Between activities, the Safari Explorer becomes a place to recharge and relax. Mornings begin with yoga on the upper deck. We soon discover the joys of whale watching from the hot tub. Captain Sean has an open-bridge policy, and guests are welcome to come up anytime to enjoy the wide views while learning about navigating Alaskan waters. The bridge is also a good vantage point for spotting whales. It’s from here that we first spot several pods of orcas, or killer whales, during the week. And it’s from the bridge one evening as we idle quietly in place that I spend a delightful hour watching 15 humpbacks lunge-feeding all around the ship.
By midweek the group has bonded over shared adventures, and we’re all on a first-name basis. That camaraderie deepens over meals: fresh seafood options daily, delicious entrees and salads, and fresh-baked breads and pastries. A Swiss couple, an Argentinian family, and a New Zealander blend in well with the Americans. Stories are swapped during happy hour each evening in the lounge or in the hot tub.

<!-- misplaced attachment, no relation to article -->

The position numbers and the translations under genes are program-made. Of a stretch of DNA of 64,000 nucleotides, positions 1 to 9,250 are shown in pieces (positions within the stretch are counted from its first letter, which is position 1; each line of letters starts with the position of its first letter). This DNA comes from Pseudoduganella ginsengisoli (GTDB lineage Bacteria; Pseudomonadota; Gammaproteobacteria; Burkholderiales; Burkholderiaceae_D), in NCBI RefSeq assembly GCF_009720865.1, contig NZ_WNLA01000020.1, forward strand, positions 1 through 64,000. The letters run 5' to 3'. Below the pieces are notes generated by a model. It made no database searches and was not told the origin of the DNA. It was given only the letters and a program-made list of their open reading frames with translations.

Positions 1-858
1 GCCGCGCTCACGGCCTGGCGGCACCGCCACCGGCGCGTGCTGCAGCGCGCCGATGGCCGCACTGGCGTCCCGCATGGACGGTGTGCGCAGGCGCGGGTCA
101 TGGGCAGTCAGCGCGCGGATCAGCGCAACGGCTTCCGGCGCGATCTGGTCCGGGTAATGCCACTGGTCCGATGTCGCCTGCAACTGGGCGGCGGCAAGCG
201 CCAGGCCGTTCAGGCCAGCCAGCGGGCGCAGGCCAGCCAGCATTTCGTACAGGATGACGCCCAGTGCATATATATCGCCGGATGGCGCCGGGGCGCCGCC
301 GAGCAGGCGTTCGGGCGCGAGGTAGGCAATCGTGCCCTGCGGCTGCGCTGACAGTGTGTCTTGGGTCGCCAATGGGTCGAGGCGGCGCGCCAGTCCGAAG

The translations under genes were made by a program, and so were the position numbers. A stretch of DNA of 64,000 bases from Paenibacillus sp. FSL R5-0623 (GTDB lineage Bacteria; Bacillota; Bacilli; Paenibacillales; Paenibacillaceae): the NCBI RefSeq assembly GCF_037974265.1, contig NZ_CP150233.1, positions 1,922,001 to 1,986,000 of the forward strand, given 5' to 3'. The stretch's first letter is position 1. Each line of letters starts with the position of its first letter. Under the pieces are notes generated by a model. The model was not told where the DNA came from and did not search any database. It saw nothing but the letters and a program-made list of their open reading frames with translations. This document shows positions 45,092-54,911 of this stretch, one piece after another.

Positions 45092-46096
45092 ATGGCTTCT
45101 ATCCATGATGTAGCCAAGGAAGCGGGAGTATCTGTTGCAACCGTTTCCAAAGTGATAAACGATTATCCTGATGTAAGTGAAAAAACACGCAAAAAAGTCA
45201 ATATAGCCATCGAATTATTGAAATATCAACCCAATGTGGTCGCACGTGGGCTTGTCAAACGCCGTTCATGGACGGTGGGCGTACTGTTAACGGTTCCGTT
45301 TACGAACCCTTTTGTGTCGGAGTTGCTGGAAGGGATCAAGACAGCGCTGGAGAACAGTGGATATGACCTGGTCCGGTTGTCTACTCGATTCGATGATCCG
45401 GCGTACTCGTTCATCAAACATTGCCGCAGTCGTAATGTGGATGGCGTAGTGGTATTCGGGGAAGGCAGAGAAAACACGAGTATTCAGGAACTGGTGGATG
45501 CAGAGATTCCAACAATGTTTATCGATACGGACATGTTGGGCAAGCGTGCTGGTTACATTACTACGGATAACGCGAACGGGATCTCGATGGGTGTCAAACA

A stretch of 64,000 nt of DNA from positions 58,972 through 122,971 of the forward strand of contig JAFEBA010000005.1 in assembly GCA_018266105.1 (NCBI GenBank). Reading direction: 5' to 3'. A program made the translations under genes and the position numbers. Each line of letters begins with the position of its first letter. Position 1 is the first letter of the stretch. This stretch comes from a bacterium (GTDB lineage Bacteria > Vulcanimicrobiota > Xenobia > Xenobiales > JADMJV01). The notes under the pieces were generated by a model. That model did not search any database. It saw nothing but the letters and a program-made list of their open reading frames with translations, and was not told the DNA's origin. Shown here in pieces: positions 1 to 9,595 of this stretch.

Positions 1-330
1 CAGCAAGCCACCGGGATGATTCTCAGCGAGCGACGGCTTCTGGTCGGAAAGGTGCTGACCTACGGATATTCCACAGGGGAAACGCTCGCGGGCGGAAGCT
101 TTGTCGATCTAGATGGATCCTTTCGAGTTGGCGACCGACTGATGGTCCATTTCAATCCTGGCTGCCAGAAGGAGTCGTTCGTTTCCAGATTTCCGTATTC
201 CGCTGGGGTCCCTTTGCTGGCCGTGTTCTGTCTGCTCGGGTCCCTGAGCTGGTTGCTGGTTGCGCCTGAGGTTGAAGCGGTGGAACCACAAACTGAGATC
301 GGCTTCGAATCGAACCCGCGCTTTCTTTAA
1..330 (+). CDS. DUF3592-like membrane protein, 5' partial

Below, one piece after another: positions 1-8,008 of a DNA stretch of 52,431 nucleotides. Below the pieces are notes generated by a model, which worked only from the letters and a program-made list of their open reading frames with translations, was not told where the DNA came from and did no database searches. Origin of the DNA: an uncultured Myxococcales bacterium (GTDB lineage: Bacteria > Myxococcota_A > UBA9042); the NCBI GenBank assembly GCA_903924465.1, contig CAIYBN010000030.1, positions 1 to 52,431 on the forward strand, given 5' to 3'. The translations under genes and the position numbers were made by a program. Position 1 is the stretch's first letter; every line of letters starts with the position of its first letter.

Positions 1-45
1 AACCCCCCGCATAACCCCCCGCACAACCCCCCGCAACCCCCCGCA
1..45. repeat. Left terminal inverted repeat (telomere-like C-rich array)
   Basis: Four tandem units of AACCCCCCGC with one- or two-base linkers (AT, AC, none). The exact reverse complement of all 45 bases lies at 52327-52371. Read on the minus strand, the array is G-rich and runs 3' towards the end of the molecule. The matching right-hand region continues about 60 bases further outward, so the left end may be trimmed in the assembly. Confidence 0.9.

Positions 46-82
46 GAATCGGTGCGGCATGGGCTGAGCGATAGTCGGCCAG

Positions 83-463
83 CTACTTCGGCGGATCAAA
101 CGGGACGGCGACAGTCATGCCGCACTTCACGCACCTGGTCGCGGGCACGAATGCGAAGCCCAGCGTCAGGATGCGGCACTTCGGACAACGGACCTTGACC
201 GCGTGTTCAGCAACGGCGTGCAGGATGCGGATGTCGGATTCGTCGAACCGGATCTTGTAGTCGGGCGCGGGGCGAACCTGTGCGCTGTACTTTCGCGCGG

On the final day of our meander through the islands, we’re cruising up Endicott Arm, a deep fjord that winds more than 30 miles to Dawes Glacier. This is raw country. Polished granite walls rise hundreds of feet above the water. Waterfalls tumble down from the snowfields. As we meander up the fjord, flocks of marbled murrelets take flight and skim low over the water. When icebergs appear in our path we know we’re getting close.
The Safari Explorer rounds one last bend in the fjord and Dawes Glacier comes into view. We anchor and the engines shut down. Launching kayaks and skiffs, we navigate slowly around the icebergs toward the half-mile long terminus of the glacier. Through the cool stillness comes the growling of grinding ice.
As we approach, the vast frozen wall becomes a soaring cathedral of glistening blue crystal and glass. Colossal columns and tilted spires rise hundreds of feet. Sheer sheets of ice bigger than the ship hang like giant window panes glinting in the Alaskan sun. In the presence of this icy grandeur, chatter dwindles and soon ceases. It’s a humbling moment, and in the silence that follows, the outside world seems far away.